The development pipeline is driven mainly by companies such as Sasol head office (67 000m²), Webber Wentzel (34 000m²) and Ernst & Young (3 3000m²).

Discovery is building the largest single commercial office development in Africa at 87 000m² — and 5 100 parking bays. It plans to move into the building in 2018.

“This is where all your financial people are and believe this is where they need to be,” said Marc Wainer, executive chairman of Redefine Properties. “People want to be there for the prestige.”

But, he said, there was already growing resistance to the area’s traffic congestion.

“The problem is if you go back 30 years or so, Sandton was full of smallholdings and the infrastructure was never designed to cope with what’s going on.

“If you talk to local authorities about making one-way streets, they’re not interested.”

Traffic lights are often out of order and just getting out of an office block can take ages.

It is not as if having more space available means it is any less expensive.

Sandton’s mean A-grade office space in the first quarter of this year was R150.83/m² compared with Rosebank at R127.50, Bryanston at R119.75 and Cape Town’s CBD at R105, according to Rode & Associates.

Luring lawyers and cohorts

LAW firms are springing up in Sandton or moving to newer, bigger premises at a rapid rate.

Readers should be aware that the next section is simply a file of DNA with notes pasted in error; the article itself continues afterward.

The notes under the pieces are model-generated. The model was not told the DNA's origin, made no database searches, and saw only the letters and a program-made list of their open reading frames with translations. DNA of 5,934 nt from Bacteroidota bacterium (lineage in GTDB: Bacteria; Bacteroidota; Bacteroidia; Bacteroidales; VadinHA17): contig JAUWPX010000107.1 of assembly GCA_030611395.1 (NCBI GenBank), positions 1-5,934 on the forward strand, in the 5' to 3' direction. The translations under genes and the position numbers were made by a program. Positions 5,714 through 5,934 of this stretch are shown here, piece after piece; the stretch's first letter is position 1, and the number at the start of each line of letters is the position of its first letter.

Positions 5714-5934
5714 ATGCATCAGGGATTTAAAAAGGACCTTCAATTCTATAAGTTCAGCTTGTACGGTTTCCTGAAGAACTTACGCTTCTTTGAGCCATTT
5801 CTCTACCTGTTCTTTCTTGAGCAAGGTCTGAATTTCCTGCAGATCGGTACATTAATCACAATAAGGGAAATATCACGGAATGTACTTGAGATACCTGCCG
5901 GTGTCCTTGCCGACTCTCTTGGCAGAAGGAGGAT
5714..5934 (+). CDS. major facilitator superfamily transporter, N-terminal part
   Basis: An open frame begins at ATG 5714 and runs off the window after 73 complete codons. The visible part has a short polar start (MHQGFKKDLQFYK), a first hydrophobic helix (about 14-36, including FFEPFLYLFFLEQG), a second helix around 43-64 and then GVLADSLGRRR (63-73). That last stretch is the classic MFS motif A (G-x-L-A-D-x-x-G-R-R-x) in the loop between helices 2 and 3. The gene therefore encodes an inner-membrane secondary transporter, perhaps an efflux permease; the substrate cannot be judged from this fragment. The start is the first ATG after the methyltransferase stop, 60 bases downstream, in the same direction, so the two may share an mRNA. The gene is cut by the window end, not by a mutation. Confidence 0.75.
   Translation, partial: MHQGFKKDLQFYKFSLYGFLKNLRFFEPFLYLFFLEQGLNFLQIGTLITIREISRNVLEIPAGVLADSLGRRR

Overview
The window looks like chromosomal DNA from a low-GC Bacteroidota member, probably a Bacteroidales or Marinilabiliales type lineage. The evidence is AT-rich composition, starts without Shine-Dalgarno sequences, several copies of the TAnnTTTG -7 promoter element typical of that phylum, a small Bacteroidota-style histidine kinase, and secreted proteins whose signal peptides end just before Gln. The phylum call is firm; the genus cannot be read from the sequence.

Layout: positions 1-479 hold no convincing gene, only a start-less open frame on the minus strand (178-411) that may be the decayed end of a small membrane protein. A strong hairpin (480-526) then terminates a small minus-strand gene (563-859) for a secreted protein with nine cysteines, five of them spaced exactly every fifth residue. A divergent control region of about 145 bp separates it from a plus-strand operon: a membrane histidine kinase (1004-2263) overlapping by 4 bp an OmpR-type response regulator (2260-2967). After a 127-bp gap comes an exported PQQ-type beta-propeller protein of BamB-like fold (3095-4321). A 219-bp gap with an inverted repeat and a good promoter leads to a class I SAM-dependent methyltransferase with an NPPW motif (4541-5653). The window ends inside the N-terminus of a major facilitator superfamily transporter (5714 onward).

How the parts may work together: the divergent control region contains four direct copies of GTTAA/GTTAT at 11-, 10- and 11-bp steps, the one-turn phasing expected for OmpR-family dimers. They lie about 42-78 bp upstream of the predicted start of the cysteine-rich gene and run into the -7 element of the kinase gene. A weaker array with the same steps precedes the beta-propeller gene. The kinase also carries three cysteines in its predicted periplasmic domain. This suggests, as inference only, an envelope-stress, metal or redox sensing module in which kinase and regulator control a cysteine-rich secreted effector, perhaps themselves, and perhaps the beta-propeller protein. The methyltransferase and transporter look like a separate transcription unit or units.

Whereas two decades ago most firms occupied one or two floors in a building in downtown Johannesburg, today many have moved into sprawling and glitzy premises, spurred by consolidation, the growing need for legal advice in an increasingly regulatory environment and more corporate activity.

Redefine Properties executive chairman Marc Wainer says the government is creating so much legislation that nobody knows what to do or when to do it, and competition for legal advice is thus stronger. Along with this, lawyers’ fees have escalated, spurring growth.

Rob Otty, MD of Norton Rose Fulbright, says legal firms have tended to have the same life cycles in terms of leases and many are now moving out of long-standing leases as a function of real growth.

He says law firms prefer to be close to clients, that everything is in walking distance and the Gautrain has made a huge difference, allowing easy access to the airport.